Eyewitness account of Red Line "self-evacuation," fire
Daneel contributes this account of his fun ride to work this morning. He also made good contributions on the mess on our CTA wireless alerts network. Thanks!
STRANDED UNDERGROUND ON RED LINE THIS MORNING
Good times on the Red Line this morning...
Boarded at Chicago station around 9:25 AM on first car. After leaving Clark/Division, train stopped for about ten minutes. Operator exited train with fire extinguisher and then came back on. Supervisor insisted operator get train moving and ordered him to run the train at 6 miles/hour which he did for about 50 ft.
At that point, the train stopped suddenly and the operator radioed a fire on the third rail. Upon hearing the radio call, myself and several passengers looked out the window and clearly SAW a small fire about 20 feet ahead of us on the third rail. The flames were yellow, not blue; it was not an arc it was a FIRE (could have been initially caused by arcing, though). You could see and smell smoke but it was not heavy in the air. The power was then removed. Operator exited car with fire extinguisher and put fire out. CTA is now claiming to the media that there was no fire which is a LIE.
We then sat there for 2.5 hours while supervisors yelled at each other walking back and forth on the tunnel ledge with flashlights. People in cars behind us were pushing the 'operator' button asking what is going on, reporting an asthma attack, and making it clear they wanted off the train now. Several announcements were made indicating the track was damaged and to stay on the train.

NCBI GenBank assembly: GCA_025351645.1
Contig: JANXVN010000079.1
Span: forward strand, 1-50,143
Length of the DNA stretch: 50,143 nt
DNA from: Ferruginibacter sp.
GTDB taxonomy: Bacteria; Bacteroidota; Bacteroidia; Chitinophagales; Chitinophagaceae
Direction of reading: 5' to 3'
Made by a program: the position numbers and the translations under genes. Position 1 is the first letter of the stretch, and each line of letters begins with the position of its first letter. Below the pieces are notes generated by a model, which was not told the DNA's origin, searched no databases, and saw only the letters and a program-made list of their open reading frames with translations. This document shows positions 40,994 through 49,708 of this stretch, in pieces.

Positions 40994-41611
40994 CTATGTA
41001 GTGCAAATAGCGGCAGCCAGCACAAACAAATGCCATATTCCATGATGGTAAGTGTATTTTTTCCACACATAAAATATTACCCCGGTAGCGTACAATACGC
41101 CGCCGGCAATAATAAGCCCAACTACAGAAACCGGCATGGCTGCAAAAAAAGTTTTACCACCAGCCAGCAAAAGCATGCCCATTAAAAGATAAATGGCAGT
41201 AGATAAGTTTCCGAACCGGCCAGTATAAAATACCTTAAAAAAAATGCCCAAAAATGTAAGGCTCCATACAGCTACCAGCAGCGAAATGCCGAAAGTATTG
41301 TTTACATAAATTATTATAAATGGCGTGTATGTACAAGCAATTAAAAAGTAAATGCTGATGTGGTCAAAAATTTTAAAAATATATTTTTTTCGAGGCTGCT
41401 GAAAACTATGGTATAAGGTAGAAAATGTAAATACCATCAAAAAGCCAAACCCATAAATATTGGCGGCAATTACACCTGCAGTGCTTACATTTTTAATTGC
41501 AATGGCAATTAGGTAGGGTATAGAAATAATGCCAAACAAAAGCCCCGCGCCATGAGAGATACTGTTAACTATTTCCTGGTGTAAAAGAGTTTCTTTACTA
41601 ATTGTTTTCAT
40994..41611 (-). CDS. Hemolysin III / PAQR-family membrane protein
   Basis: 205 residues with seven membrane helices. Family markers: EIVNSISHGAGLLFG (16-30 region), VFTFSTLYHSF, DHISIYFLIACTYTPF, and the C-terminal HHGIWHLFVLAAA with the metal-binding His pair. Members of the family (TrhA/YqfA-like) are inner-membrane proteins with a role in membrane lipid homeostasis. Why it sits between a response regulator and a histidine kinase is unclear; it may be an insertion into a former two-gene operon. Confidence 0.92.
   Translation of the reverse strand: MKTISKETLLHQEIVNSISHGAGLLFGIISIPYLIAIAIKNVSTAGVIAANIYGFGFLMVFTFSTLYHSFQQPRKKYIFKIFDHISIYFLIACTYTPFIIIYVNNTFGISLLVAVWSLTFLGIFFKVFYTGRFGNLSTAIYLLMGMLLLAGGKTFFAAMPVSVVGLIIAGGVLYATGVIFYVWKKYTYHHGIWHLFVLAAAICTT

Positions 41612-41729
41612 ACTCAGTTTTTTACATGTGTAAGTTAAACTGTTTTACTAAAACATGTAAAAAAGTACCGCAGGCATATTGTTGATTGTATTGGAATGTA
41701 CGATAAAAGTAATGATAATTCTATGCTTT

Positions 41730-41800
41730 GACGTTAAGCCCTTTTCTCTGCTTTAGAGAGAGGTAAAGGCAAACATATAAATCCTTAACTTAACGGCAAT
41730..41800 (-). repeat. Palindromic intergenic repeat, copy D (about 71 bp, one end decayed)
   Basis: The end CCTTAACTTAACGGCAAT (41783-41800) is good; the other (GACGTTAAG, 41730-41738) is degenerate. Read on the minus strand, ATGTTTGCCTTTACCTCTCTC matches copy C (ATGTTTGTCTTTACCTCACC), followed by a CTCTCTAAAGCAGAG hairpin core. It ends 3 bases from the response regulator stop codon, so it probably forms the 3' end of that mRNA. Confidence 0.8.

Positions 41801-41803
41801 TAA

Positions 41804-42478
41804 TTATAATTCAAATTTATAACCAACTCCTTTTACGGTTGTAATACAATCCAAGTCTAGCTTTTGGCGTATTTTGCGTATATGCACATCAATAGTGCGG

Conditions toward the end were BAD. No air circulating so the usual CTA train/passenger BO smells were much worse. People were smoking cigarettes (which caused some passengers to think there was another fire).
Finally, CFD came by and said we would evacuate. We all walked through the train to the last car and walked the edge of the tunnel to an emergency exit which eventually let us out a trap door at Division & Orleans.
After I got out, I was asked if I needed medical attention, which I did not. No shuttle buses available. I got on the 22 bus for Rogers Park where I work.
Overall, I would say the evacuation was poorly organized and little communication to passengers stranded and scared underground for quite a while. Good thing is no one was injured.